Three interesting and well-done pieces of recent business writing included two stories from Businessweek and a post done to the site TechCrunch.
The larger of the two Businessweek pieces was by Michael Riley with "How Russian Hackers Stole the Nasdaq." It's a fascinating in-depth look at what appears to be a government-sponsored break-in to Nasdaq, done for reasons unknown. It was a really compelling and somewhat chilling story that brought to mind for me the Michael Lewis book Flash Boys that I wrote on a few months ago.
From a more recent BW issue was "Netflix's Ken Florance: The Man Who Keeps the Video Streaming" by Ashlee Vance. It's a short and interesting piece that covers how Netflix paying Internet Service Providers (ISPs) for better connectivity... something that wouldn't be required were there net neutrality.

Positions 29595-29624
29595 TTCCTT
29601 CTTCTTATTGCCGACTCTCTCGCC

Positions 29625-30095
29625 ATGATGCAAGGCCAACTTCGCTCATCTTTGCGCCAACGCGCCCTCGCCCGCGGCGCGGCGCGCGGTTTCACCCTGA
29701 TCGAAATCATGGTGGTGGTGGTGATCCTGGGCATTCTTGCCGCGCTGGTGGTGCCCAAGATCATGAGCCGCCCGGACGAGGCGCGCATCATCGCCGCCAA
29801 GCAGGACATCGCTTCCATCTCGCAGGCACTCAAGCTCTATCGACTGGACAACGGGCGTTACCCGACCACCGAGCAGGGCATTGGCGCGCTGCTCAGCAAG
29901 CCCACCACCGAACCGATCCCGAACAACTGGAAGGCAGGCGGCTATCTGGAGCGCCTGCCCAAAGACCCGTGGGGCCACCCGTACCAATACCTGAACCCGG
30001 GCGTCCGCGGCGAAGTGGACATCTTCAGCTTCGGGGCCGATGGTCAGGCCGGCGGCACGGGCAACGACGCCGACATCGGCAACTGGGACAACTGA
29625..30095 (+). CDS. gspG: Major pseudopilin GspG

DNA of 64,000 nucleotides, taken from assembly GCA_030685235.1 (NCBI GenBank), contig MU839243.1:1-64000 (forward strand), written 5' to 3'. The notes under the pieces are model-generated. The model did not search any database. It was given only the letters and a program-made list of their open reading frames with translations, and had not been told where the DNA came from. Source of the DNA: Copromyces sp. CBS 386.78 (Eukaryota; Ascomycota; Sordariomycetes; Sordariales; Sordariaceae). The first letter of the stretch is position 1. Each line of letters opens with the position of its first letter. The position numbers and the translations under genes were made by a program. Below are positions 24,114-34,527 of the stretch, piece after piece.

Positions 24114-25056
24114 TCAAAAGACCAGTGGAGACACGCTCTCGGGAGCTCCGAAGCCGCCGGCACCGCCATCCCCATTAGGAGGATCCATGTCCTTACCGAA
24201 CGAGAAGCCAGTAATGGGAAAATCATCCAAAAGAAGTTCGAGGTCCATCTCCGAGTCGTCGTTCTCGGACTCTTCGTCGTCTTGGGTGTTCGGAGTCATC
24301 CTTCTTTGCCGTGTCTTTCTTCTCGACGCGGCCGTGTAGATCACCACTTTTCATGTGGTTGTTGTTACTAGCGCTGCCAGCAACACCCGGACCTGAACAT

The last solid piece of writing to note here was "Christensen Vs. Lepore: A Matter Of Fact," posted by Thomas Thurston to TechCrunch. Thurston is a guy who I worked with back when he was in college and his essay done in response to criticism of Harvard professor and author Clayton Christensen by a fellow Harvard professor. I've a few times posted on work from Christensen (best known for his writing around "Disruption Theory" in business) and Thurston provides some solid logic in support of the theory as a way to predict the success or failure of a business.